A misanthrope’s guide to saving the world.

Should you be taking spiritual advice from a misanthrope? What the hell are people like me trying to save the world for anyway? Don’t we think that people basically suck and secretly hope that someone pushes the button, the world goes boom and we can evaporate with “I told you so” lingering on our smug, whiskey-tainted[1] lips?

Think of us like rescue dogs… we might growl and bare our fangs, occasionally frighten your kids and we’re never going to be in a cute family photo but if you can win our trust, you’re doing something right. And if a misanthrope thinks there’s something worth saving, there probably is. It’s not like we’re prone to flights of romantic fantasy.

Anyway, if Mark Zuckerberg can write an essay about how he’s going to save the world with Facebook then, fuck it, everyone should be prepared to throw their hat in the ring. At least you know I’m not trying to sell you anything.

Really, the question isn’t “How can I save the world?” as, if you’re reading this, chances are you’re probably already doing your bit. Let’s face it; this is a pretty selective readership.

The more pertinent question is, “How can I encourage other people to save the world?” That question seems especially pertinent if, like me, you live in a bubble of like-minded folk who are all equally concerned about the way that the world seems to be going.

All I’ve come up with so far is that, at the fragile, iridescent edges of your bubble, there are those who can reach outside, reach into others’ bubbles. And so on. The better you do with your monkey sphere, the better your monkeys will fare on the outside.

So, monkeys within a critical radius, what can we do?

Try harder. Try to walk in the shoes of the people that we so easily offer contemptuous dismissal. Take it from an intellectually arrogant, judgemental dickhead: we’re never going to win over the people who are voting for the politics of fear with hectoring, high-horses and high-minded rhetoric. The liberal elite didn’t listen to the electorate in the UK’s EU referendum or in the US elections. You can’t win a debate without genuinely listening to your opponent’s argument – especially if they already think you’re a dick. Trust me on this – almost everyone thinks I’m a dick.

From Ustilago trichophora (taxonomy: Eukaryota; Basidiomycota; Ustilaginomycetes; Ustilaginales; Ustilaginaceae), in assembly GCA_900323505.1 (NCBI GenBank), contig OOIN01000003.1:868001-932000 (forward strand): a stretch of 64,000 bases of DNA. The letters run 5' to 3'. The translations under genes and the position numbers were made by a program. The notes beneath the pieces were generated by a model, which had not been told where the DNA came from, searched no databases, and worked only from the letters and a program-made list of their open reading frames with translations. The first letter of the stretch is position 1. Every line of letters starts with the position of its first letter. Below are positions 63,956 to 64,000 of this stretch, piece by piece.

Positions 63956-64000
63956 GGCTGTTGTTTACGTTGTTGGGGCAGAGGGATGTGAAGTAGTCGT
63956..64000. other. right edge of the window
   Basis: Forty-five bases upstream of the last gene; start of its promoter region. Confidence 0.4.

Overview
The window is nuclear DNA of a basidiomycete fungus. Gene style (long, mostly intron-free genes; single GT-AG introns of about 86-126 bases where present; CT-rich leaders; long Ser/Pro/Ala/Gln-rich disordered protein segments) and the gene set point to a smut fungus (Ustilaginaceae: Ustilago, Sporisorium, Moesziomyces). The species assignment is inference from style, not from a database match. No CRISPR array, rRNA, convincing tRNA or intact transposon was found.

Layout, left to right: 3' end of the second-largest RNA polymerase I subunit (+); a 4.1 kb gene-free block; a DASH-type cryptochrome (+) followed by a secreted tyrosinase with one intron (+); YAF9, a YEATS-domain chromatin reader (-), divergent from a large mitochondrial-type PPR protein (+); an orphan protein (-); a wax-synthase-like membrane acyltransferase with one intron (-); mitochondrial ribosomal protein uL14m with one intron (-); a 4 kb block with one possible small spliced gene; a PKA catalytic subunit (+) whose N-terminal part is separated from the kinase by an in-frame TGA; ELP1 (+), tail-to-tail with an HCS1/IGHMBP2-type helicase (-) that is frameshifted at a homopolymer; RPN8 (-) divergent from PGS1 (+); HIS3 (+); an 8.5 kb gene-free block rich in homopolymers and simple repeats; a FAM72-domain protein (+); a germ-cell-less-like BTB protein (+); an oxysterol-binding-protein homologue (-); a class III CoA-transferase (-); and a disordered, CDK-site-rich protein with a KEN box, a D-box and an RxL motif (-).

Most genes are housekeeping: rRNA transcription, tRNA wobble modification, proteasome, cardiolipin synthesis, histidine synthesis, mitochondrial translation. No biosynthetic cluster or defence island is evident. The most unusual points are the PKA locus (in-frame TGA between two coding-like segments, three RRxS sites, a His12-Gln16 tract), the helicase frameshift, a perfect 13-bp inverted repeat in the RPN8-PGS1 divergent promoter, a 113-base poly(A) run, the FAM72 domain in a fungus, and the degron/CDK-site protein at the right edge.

Check your… well, everything. Privilege, facts, friends, ethics… In short, think before you open your fat mouth. Or, more pertinently, post or share. Everything that we put out there that can be justifiably ridiculed weakens our stance. Stay credible or stay quiet.

Believe. A wise friend posted this wonderful article a while ago. It took me a while to really get my head around it. She’s right. We have lost something in our lack of belief. We don’t need gods or creeds or lists of rules. We need to have put enough effort into our own thinking that we can truly believe in ourselves, instead of parroting something that we’ve heard because we can’t be bothered to put the work in. We need to be prepared to admit ignorance, to ask questions, to do the hard yards and know our own minds. Take a few minutes and listen to a vox pop on the radio some time, or look at the comments section on a debate about immigration. Almost every time you see an argument that makes you think “bigotry”, you’ll see ill-matched phrases lifted from half-remembered arguments. Don’t be that guy. Know what you’re talking about.

Do something. Seriously… some time ago I posted “Spare half an hour to write to your MP or spare me your opinion.” I stand by that. If you’re not a member of a political party – or else forming your own or an active member of a protest group – then you’re just an Internet dilettante. You don’t have to go hair shirt – I could do a lot more – but there’s no true belief without action. If you can’t even be bothered to sign a few petitions, to write to your political representative, then why should anyone care if you’re not tickled pink with the status quo? Truly, if you’re not part of the solution…